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Re: scrollbars [was: Re: really attracting developers]

From: Sašo Kiselkov
Subject: Re: scrollbars [was: Re: really attracting developers]
Date: Mon, 04 Sep 2006 13:48:58 +0200
User-agent: Thunderbird (X11/20060728)

Pete French wrote:
to scroll down without a scrollwheel and without the keyboard I've to
cross half of the screen to reach the scrollbar on the left side of the

hmmm - whats your mouse doing on the right hand side for you to need to move
it that far ? all the menus of a *step are on the left after all, so usually
thats where your mouse is isn't it ? whats needed here is for people to
desiign apps to that the controls are placed well - you'd get the same
problem with right hand scrollbars if everything else was on the left.

window. This is not nice for right handers. Its nice for left handers.

this I do not understand either - it's the same amount of mouse movement
no matter what hand you are holding the rodent with. I'm also right handed,
but thats less important to me than the fact that I read text from left to
right - so I want my scrollbars at the start of the line, and hence the left.
I always wondered if the best solution would be for a text view to look at
how the text is arranged and position the scroillbar accordingly (i.e. on the
right if it's full of chinese or arabic, on the left for latin and cyrillic)
but that might just be annoyingly inconsistent

Actually I would love a NSGlobalDomain for that.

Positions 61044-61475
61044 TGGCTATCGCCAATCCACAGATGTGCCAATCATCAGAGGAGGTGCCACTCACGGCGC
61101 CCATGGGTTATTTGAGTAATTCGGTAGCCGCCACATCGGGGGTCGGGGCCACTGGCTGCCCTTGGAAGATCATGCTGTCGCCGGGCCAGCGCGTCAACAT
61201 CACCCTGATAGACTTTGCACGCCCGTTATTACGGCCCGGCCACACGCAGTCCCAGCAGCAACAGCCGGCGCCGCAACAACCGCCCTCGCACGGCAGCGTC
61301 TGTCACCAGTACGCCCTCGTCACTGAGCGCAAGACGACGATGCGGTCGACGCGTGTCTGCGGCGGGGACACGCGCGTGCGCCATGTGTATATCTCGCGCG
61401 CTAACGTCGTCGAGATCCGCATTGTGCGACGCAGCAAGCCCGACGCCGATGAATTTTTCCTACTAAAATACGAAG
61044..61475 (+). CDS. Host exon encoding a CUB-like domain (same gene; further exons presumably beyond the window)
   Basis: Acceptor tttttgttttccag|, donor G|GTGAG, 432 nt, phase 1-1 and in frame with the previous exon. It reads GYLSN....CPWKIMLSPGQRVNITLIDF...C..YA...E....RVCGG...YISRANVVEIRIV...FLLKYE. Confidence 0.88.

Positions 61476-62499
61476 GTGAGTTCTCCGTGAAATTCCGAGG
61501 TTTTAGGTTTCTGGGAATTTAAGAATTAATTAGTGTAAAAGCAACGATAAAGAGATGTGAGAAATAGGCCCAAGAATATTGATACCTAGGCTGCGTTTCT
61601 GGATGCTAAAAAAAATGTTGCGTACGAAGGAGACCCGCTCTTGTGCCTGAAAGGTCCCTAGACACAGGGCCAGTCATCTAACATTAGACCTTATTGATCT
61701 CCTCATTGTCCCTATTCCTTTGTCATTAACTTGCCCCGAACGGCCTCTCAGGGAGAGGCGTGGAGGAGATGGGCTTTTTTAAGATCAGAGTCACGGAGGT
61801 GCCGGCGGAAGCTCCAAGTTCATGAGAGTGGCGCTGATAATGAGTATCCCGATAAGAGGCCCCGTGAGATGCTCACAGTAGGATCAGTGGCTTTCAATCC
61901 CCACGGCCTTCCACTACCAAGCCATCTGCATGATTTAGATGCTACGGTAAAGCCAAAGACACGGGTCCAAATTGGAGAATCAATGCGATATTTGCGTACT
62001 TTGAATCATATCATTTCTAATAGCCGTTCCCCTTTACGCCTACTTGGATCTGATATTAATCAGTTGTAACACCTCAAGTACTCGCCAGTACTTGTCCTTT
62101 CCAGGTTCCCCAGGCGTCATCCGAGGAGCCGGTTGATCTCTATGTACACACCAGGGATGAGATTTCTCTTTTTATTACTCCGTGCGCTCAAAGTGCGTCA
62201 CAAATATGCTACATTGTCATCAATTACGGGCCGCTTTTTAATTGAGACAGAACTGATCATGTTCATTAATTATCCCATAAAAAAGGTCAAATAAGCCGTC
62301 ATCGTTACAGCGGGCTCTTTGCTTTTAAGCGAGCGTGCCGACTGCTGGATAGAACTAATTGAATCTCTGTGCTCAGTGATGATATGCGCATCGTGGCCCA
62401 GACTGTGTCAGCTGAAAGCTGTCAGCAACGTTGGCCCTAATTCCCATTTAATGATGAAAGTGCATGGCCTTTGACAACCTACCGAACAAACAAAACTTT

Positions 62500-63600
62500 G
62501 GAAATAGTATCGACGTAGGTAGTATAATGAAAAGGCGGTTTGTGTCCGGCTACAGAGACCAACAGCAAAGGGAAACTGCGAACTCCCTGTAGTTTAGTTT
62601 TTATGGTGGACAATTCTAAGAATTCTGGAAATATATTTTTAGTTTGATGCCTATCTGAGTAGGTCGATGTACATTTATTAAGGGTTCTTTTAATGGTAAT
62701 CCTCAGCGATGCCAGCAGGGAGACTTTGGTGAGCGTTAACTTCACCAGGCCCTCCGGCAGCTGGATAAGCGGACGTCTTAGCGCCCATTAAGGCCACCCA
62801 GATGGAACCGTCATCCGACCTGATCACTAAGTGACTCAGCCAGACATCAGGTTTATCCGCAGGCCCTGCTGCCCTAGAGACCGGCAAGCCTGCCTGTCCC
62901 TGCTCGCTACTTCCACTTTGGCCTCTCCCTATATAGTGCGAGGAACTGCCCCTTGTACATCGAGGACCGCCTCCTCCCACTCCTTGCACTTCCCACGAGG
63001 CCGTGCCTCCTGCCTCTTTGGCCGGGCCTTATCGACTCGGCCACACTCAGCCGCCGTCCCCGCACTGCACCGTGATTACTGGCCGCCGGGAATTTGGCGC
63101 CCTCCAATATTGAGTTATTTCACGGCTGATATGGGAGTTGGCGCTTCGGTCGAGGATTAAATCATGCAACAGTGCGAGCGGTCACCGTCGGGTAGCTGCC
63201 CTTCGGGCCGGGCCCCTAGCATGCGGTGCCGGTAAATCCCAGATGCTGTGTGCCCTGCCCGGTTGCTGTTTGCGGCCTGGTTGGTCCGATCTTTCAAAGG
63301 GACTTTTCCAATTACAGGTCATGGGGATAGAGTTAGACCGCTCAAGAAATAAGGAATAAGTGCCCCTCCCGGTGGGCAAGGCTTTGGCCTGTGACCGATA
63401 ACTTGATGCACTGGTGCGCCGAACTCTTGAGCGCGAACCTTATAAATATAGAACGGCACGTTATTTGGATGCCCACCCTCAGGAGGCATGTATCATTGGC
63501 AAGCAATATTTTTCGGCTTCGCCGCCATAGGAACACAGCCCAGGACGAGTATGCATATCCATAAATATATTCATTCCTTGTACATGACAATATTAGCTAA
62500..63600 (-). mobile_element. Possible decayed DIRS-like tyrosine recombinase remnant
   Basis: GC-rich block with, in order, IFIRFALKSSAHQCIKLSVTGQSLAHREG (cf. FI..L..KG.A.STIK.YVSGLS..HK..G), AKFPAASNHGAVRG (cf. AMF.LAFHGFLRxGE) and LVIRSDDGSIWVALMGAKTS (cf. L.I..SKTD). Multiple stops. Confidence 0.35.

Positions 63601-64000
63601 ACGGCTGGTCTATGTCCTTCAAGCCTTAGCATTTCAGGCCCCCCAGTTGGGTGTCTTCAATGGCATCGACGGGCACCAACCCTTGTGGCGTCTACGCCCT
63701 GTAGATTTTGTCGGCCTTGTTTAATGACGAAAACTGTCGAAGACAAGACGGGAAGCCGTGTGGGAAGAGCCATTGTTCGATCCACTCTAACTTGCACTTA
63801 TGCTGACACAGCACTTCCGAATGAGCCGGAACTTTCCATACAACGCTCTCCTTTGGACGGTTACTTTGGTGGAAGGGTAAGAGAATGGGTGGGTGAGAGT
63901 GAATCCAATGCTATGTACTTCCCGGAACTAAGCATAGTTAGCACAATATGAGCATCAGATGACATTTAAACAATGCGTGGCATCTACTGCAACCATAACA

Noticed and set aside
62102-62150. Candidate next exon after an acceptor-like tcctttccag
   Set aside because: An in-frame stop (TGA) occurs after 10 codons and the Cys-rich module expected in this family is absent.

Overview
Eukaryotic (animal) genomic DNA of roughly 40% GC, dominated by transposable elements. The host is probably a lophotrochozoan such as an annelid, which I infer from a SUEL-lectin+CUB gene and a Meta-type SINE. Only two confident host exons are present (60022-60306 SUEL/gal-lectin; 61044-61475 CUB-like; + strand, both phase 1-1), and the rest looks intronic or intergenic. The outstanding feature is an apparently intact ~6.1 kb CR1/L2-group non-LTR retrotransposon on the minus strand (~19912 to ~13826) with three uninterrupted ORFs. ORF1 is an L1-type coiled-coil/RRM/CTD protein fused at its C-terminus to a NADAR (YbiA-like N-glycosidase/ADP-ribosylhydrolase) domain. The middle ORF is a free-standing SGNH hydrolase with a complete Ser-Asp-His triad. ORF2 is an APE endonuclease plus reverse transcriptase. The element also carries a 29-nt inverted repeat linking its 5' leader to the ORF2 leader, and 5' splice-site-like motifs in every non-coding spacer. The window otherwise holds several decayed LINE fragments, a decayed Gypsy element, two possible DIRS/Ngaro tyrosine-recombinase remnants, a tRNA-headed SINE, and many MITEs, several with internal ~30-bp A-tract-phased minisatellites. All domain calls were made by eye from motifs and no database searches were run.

well, configurability is always a good thing :-) I'm a developer so I spend
almost 100% of my working day inside xterm, which has scrollabrs to the left
and always has done as far as I know (for the usual "reading text left to
right" reason as far as I know). am now off to see if theres a way to make
it put them on the rght though, just for curiosities sake! :-)

As Pete pointed it out correctly, the reason why the NeXT GUI is designed with left-hand scroll bars is because all important objects on the screen tend to aggregate on the upper left window margin. That's where the menu bar is even on M$ Windows. That's where all the toolbar buttons are on Thunderbird. That's where you start typing text in OpenOffice. Most of the user's focus on the left side of the window, which makes scrolling using left-hand scrollbars easier to track with peripheral viewing, rather than having to fly with the eyes across the entire window in order to move a document to a new offset.

I agree with the default thing though - it would be very useful for right-to-left environments, where all of the user's focus is on the opposing side of the window.


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